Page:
COVID-19 testing is available across the Chicago area, including at UChicago Medicine. Visit our testing page to learn more about our telephone triage and online screening process for COVID-19 tests.
Contact a doctor if you’re experiencing the following symptoms:
- Shortness of breath
- Trouble breathing
- Chest pain
- Constant or severe abdominal pain
- Unable to keep food and liquids down
If any of these symptoms are severe, you should go to an emergency room. If you are over 60 and have other chronic medical problems, consider contacting an emergency room even if you have less-severe symptoms of COVID-19.
The hospital and emergency room should be used by people who are concerned about life-threatening symptoms, such as trouble breathing and chest pain. If you’re just a little bit sick, the best thing you can do is self-isolate and try to keep the virus from spreading to others. You should also get test for COVID-19.
If you are over 60 and have other chronic medical problems in addition to less-severe symptoms of the virus, you should consider contacting your doctor to see if they recommend you go to the emergency room.
If you’re asked to self-isolate at home, it means you cannot and should not leave your home unless you’re going to seek medical care. If you live with other people, try to stay within a specific room and have your own bathroom, if possible. Don’t share household appliances and utensils. Make sure to limit access to pets and wear a facemask when you’re around other people or leaving your home to get medical attention. Don’t let others visit unless they’re medical professionals or those who absolutely need to be in your home. If you need to get medical care, make sure you call ahead. Carefully monitor your symptoms. Wash your hands and wipe down other surfaces frequently. Hand hygiene and surface-cleaning can make all the difference.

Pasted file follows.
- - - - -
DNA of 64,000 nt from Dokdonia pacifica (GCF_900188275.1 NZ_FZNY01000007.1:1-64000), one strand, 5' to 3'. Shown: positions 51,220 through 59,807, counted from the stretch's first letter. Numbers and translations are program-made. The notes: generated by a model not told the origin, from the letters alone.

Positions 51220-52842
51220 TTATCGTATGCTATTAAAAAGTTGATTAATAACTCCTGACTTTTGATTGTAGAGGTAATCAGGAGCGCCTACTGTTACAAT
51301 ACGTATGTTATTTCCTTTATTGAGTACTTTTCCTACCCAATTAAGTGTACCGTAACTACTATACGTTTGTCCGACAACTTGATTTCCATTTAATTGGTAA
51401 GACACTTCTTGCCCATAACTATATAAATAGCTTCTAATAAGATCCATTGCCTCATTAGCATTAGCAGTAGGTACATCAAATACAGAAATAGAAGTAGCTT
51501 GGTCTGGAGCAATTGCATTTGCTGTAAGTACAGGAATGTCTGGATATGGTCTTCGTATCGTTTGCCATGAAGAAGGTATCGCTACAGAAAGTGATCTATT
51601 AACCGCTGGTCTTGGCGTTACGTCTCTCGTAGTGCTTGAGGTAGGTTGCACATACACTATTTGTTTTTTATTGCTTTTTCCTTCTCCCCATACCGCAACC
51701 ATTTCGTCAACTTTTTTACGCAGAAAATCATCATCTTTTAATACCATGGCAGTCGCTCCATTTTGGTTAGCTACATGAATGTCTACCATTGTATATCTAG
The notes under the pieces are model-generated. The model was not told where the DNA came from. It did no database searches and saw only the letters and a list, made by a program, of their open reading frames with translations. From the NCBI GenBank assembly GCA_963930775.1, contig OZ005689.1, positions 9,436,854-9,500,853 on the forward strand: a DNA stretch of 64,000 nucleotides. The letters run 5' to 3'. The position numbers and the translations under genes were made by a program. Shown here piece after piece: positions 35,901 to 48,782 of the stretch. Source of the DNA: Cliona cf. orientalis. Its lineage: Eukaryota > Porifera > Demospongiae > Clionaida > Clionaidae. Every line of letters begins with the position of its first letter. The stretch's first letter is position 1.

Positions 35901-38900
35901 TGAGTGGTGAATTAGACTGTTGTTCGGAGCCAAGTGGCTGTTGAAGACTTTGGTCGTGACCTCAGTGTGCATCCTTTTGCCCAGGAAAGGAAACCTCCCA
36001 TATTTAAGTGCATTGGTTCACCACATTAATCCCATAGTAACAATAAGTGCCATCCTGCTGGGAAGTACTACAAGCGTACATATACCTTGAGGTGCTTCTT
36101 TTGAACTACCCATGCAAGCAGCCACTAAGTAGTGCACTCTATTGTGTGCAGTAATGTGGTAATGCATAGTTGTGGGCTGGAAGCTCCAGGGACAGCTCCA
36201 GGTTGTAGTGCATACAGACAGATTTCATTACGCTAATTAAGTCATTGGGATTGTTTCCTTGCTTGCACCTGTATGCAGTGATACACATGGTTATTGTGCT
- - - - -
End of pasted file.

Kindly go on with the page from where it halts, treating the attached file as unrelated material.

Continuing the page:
You’ll need to stay home for 72 hours after you recover.
If you’re given a public-health quarantine, authorities from the local health department also should be giving you guidance on how best to do this.
Social distancing is key to avoiding contact with COVID-19 and stopping the spread of this disease.
Healthy people should:
- Avoid crowds.
- Keep a distance of at least 6 feet when gatherings of small groups are required.
- Avoid casual physical contact, such as handshaking.
- Perform hand hygiene frequently, and avoid touching your face.
- Wear a cloth mask in public settings, especially where social distancing is difficult to maintain.
Those with fever or respiratory symptoms should:
- Stay at home and not go to work or school.
- Cover coughs or sneezes with your elbow or a disposable tissue.
- Avoid hospitals or healthcare clinics if your symptoms are mild and you can recover at home
Allison Bartlett, MD, MS
Allison Bartlett, MD, MS, specializes in the medical management of acute and chronic infectious diseases. She also is working to improve the safety and efficacy of antibiotic use in children.Learn more about Dr. Bartlett.
COVID-19 continues to spread rapidly across the globe, so some information may be outdated from our publish date. For our latest updates, read our most recent coronavirus coverage.